The idea of the traditional household consisting of two married parents living with children is not necessarily reality for most people in Tennessee. In fact, the U.S. Census Bureau reports that only 19% of American households actually resemble this type of family structure. Much of estate planning law still relies on the so-called traditional family, though, which means that most people need to take a more creative approach to the process.
When estate planning, it is sometimes necessary to be purposeful when specifying who is family. A stepchild or stepgrandchild might be unintentionally left out because vague language did not clarify that he or she was supposed to be included. If current estate planning documents are not clear, it is a good idea to make changes as soon as possible.
Sometimes there are more complex issues that more modern families need to address, too. For example, a woman might want to ensure that both her second husband as well as her children from her first marriage are taken care of following her death. While it can seem difficult — if not impossible — to balance these two goals, most people can utilize trusts to find unique solutions.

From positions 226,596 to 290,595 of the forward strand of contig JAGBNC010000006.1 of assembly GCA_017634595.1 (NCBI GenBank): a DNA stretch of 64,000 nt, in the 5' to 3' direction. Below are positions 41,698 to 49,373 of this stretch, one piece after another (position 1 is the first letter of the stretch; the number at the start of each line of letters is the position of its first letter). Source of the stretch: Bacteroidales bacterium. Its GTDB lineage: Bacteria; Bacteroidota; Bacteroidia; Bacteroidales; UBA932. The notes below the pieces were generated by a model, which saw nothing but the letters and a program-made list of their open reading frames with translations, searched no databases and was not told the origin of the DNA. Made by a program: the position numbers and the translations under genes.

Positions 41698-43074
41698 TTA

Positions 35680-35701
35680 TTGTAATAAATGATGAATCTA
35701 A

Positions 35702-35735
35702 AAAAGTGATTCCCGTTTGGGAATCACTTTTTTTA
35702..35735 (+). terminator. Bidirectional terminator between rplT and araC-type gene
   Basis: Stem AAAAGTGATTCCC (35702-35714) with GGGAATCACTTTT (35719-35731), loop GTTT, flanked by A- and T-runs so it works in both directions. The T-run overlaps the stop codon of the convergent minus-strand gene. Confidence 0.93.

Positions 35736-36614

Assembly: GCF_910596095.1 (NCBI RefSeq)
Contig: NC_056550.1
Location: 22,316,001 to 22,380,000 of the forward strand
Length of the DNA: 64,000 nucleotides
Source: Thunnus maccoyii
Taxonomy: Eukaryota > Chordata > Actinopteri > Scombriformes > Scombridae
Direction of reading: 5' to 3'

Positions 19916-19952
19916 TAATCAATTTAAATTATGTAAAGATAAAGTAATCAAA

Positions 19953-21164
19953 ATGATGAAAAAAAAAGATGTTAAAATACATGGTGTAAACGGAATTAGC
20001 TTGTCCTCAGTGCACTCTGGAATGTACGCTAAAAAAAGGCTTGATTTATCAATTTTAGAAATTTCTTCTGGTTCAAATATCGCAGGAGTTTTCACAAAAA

Regardless of how much money one might have or who is or is not considered family, estate planning offers an opportunity to address one’s needs and concerns. Wills, trusts and powers of attorney are just a few of the documents that can help. Making sure that things are right can make things easier for loved ones in the future too, which is why some Tennessee residents choose to speak with an attorney about how to approach their own estates.